Think about it. When you were a child and an adult asked you something and you could not help but stare at them. This was not because you were rude but because it was all unfamiliar with you.
This is what happens when ESL beginners are in a language classroom. They usually get nervous when the teacher starts talking in a language they don’t quite understand.
You surely don’t want to scare ESL beginners in your first class English lesson. You’ll also not feel good when someone starts saying stuff you can’t understand and expect you to reply in their language. It’s mortifying and nerve-wracking, at the least.
Below you’ll find tips to help you teach English to complete beginners. Read on and learn more.
Why Teaching Beginners is a Little More Challenging
Since complete beginners have no previous knowledge of English, sometimes they can be a tough nut to crack. When they come to you, they might not know their numbers, ABC’s, or even common phrases such as “hello!”
Some false beginners think that they know English due to their past exposure. While some of them have spent many hours studying the language, they cannot hold a decent conversation with a native speaker. As a teacher, you need to find out the language proficiency levels of your students and prepare teaching materials that work well for them.
Here are some tips to help you teach English to beginners successfully:
Keep it Simple
Remember you’re teaching English to a complete beginner and so keeping it simple is essential. Whether you’re instructing your students, praising them, or even giving feedback, avoid using too much English. Depending on their native language, they might even need to just learn letter sounds. Try to break down your sentences as much as you can and avoid using complicated words.
Using gestures is also important and can go a long in helping beginners to better understand what you’re teaching.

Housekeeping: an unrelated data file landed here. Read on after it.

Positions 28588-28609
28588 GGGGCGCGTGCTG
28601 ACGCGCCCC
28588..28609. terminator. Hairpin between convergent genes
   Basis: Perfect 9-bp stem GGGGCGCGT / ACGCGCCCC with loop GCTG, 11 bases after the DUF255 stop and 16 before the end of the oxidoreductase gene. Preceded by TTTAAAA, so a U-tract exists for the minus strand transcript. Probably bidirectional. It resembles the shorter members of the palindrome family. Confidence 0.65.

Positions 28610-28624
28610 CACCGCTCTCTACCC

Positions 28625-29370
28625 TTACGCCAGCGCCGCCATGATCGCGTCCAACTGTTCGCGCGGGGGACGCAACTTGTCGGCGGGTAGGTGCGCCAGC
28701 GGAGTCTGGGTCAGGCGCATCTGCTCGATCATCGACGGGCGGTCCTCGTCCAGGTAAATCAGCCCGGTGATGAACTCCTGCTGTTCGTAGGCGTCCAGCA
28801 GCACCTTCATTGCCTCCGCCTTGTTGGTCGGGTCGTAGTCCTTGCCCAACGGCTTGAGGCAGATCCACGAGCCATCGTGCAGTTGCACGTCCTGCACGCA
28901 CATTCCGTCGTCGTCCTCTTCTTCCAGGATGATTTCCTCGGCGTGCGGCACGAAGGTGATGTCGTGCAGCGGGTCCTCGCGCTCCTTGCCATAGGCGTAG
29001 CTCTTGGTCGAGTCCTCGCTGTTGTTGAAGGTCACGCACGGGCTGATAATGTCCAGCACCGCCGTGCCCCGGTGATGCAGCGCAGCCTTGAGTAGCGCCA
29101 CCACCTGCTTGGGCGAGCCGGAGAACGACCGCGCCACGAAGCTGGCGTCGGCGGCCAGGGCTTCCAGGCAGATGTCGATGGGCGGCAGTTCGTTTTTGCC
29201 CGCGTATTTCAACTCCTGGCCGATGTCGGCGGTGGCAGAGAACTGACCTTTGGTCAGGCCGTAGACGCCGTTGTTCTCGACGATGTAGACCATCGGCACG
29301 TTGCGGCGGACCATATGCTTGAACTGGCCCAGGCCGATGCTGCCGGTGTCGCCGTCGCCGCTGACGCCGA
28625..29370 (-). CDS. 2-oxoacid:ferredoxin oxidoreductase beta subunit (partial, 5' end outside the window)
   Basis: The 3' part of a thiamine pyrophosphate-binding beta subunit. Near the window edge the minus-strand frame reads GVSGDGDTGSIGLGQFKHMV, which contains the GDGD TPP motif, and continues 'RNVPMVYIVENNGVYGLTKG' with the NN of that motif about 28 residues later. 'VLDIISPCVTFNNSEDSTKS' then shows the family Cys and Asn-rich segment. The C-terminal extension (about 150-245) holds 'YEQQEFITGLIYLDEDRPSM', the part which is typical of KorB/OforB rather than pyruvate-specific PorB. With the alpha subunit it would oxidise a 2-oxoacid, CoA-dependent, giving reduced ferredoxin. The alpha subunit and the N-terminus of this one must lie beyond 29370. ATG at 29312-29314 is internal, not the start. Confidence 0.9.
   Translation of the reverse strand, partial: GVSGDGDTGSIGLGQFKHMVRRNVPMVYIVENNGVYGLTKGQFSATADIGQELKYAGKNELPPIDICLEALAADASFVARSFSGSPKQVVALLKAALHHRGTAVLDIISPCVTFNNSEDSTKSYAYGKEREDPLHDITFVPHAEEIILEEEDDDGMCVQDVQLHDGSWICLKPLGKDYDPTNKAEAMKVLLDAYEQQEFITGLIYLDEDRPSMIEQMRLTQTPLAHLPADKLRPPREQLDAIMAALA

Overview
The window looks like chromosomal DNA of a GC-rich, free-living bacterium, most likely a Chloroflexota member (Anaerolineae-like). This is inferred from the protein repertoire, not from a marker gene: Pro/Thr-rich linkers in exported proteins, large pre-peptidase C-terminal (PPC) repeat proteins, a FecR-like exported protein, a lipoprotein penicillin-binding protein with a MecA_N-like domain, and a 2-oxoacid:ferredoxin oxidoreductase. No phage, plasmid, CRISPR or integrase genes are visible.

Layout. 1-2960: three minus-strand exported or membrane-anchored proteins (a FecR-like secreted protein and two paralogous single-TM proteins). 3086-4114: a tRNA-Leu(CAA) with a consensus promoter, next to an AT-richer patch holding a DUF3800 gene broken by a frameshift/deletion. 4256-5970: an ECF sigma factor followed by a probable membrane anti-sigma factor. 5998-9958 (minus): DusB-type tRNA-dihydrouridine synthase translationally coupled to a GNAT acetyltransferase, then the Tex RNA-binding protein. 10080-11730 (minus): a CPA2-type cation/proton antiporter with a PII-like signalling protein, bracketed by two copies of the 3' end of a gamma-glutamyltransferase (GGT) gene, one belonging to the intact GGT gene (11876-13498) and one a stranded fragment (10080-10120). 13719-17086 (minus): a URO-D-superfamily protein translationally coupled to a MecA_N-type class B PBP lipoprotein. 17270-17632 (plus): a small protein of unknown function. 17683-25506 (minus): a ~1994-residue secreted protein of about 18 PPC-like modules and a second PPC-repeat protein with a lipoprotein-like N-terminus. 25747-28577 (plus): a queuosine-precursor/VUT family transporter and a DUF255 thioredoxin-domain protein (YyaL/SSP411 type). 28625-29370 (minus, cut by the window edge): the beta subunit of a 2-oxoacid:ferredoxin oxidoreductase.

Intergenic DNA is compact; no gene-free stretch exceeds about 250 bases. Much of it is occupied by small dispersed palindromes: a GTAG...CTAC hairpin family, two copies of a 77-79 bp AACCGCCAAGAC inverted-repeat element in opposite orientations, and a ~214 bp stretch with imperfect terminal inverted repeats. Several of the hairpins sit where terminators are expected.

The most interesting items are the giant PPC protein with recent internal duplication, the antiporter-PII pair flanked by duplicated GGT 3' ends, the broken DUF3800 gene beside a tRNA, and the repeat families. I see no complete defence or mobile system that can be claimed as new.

Make Sure They Understand
A major mistake that many newbie teachers make when teaching English to beginners is not checking for understanding from students. Remember some of your students in your first lesson may not be accustomed to raising their hands if they don’t understand.
Some decide to remain silent when they don’t understand because they see it as an embarrassment. When it comes to teaching beginners, it is important to understand the body language of your students so you can gauge whether they’ve understood or not. Also, you need to keep asking whether they’ve understood.
Make it Fun
English teaching for beginners does not have to be boring. Make sure you’re using lots of games for fun and to encourage students to practice what you’ve taught them. Also, be sure to know what your students are interested in and incorporate their interests in your lessons.
Also, avoid making students read from their textbooks and then fill in worksheets with zero images and lots of texts. The sky is not the limit when it comes to teaching English, so be sure to trawl the interwebs such as Homeworkmarket website for amazing ideas that will make your students remain engaged throughout the lesson.
Be More Practical
One of the best tips for teaching English to beginners is to show as opposed to telling. By using visual cues instead of spilling a lot of words, students are more likely to understand what you’re teaching.
For instance, instead of telling your students what past tense is, you can give them clear examples using simple drawings, short skits, pictures, and exaggerated gestures.
Allow Them Enough Time to Practice
You don’t expect your students to get ESL beginner lessons immediately. While providing lots of examples and checking for understanding are important, allowing them enough time to practice what you’ve taught them is important as well.
ESL beginner lessons require students to listen and repeat the language patterns several times after you. After that, they need to practice it with other students or individually. Be sure to let them know that it isn’t a crime to make a mistake when practicing so they won’t feel pressured to become perfect English speakers on the first try.
Consider Using Positive Reinforcement
You should never embarrass a student who gives a wrong answer. Try creating a positive atmosphere in the classroom by encouraging students who make a try.
For instance, if a student gets the word spelling right but can’t pronounce it properly, acknowledge they’ve tried before repeating the word with the correct pronunciation. This way, they’ll feel motivated and the rest of the students will get to learn too.